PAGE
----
[Update: As expected, the Democrats' American Rescue Plan passed the House this afternoon. It cleared the chamber, 220 to 211. President Joe Biden is reportedly planning to sign it into law on Friday.]
After I spent some time gushing about the Democrats' COVID relief package, Rachel directed some good-natured ribbing my way on Monday night's show, telling Chris Hayes that I haven't "stopped kvelling" since the Senate passed the American Rescue Plan. Rachel added that she can barely understand me this week because I've basically been "ululating instead of talking."
All of that, of course, was both funny and true. It's also worth pausing to appreciate why.
Obviously, the legislation is worthy of celebration on the merits. This is an ambitious package that will do an enormous amount of good for families and communities that desperately need a hand. It's a bill that matches the seriousness of the crises that continue to take a toll on the nation, and should leave us better off.
There's also the excitement that comes with a break from the recent past. While Barack Obama scored some impressive victories in the final six years of his eight years as president, very few of them went through Congress. I'm of the opinion that the last time Congress approved a major progressive victory of historic significance was the repeal of "Don't Ask, Don't Tell" -- and that vote was the week of Christmas 2010.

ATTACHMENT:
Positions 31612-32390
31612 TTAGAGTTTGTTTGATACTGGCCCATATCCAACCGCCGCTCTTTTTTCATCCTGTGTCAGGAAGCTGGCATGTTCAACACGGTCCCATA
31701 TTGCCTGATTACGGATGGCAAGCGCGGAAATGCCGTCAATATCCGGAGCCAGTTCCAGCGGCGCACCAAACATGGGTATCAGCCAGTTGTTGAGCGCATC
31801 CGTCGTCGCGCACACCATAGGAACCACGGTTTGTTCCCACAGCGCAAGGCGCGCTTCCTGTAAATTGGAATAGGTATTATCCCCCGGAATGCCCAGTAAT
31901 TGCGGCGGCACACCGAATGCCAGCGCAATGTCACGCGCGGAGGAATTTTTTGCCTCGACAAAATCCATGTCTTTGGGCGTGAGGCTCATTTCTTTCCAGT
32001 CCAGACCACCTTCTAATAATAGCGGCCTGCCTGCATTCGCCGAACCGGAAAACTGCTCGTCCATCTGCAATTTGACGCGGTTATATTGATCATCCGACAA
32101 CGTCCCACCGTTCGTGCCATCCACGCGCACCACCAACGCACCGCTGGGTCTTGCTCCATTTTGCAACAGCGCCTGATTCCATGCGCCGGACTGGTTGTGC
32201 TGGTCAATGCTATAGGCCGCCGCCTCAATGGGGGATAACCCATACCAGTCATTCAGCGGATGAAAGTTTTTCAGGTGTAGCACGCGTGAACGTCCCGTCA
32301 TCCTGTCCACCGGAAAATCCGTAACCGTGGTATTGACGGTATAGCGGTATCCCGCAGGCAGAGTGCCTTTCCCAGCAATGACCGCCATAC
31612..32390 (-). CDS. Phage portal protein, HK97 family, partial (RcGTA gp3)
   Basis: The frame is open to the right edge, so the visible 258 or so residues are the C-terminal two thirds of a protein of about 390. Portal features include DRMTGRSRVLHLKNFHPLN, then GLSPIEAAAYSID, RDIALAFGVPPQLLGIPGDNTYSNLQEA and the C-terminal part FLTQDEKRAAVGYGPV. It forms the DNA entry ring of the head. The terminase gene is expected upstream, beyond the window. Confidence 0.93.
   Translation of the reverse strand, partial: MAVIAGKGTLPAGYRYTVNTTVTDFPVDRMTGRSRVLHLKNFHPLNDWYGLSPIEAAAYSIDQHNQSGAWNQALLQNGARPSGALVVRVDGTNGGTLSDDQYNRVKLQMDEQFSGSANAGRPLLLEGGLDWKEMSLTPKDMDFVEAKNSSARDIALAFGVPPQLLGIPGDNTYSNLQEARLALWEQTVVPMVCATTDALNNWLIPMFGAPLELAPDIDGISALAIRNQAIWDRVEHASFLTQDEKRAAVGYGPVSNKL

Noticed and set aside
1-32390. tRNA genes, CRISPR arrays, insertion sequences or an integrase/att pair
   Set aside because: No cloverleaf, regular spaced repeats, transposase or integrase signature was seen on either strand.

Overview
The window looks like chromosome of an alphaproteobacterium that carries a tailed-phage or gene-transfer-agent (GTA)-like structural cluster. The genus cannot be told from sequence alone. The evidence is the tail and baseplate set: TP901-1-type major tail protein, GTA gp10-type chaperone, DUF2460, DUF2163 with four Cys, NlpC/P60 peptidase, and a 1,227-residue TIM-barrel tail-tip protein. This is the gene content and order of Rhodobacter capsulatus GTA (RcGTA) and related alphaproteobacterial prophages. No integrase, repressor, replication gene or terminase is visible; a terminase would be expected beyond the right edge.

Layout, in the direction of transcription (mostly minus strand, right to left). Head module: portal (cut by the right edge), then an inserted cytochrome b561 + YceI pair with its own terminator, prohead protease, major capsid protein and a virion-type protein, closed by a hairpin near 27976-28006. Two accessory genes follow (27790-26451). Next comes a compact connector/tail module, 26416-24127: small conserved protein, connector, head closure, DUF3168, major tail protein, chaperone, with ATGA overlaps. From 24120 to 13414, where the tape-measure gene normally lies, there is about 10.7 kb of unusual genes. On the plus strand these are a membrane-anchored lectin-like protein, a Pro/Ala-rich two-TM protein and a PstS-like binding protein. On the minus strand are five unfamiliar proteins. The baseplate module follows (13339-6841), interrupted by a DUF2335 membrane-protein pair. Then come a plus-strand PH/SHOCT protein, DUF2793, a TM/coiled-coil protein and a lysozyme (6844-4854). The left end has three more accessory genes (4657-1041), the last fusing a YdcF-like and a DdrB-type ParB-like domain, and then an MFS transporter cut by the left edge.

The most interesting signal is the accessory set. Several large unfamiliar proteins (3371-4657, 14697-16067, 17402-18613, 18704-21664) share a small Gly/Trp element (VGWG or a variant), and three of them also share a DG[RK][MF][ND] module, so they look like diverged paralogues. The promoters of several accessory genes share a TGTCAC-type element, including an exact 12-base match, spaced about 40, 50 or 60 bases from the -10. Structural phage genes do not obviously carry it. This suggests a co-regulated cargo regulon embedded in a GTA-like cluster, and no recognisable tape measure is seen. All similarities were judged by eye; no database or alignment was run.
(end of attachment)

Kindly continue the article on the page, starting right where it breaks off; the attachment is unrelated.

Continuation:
Or put another way, headed into today's House vote on the American Rescue Plan, it's been more than a decade since we've seen Congress and the White House take such a meaningful and consequential progressive step.
But to fully appreciate the scope of this legislative accomplishment, it's important to understand the political framework the United States has operated within over the last half-century.
Consider Chris Hayes' response on Monday night's show after Rachel asked for his perspective about the relief package:
"[I]t feels like we drove a stake through a certain kind of anti-welfare austerity politics that was incredibly powerful for four to five decades.... The kind of marking of an era of transition to the politics of government support and investment to me is as significant as anything that I've seen in the time I've covered politics."
Quite right. For a half-century, Democrats have entered nearly every major policy dispute by asking themselves a series of constrictive questions: "Are we aiming too high? Are we going too fast? What about the deficit? What about Republicans' 'welfare' talking points? What will the centrist pundits think? What kind of attack ads should we expect? Should we start compromising now or later? Before extending aid, should we consider strings such as work requirements?"
The questions were rooted in internalized Reagan-era assumptions about the public sector being inherently unreliable, the inefficacy of public investments, and the government being untrustworthy.
In 2021, Democrats had the sense to put all of that aside. What mattered was writing -- and passing -- a good bill that would make a material difference in Americans' lives.
It's a phrase I generally take great pains to avoid, but under the circumstances, I'll make an exception: the American Rescue Plan appears to represent a paradigm shift in our politics. When crafting their COVID relief package, Democrats didn't just come up with a different kind of solution, they also approached the issue in a different kind of way.
To be sure, it wasn't easy. A great many pieces had to fall into place to make such a victory possible. But they did, and we're all about to be better for it.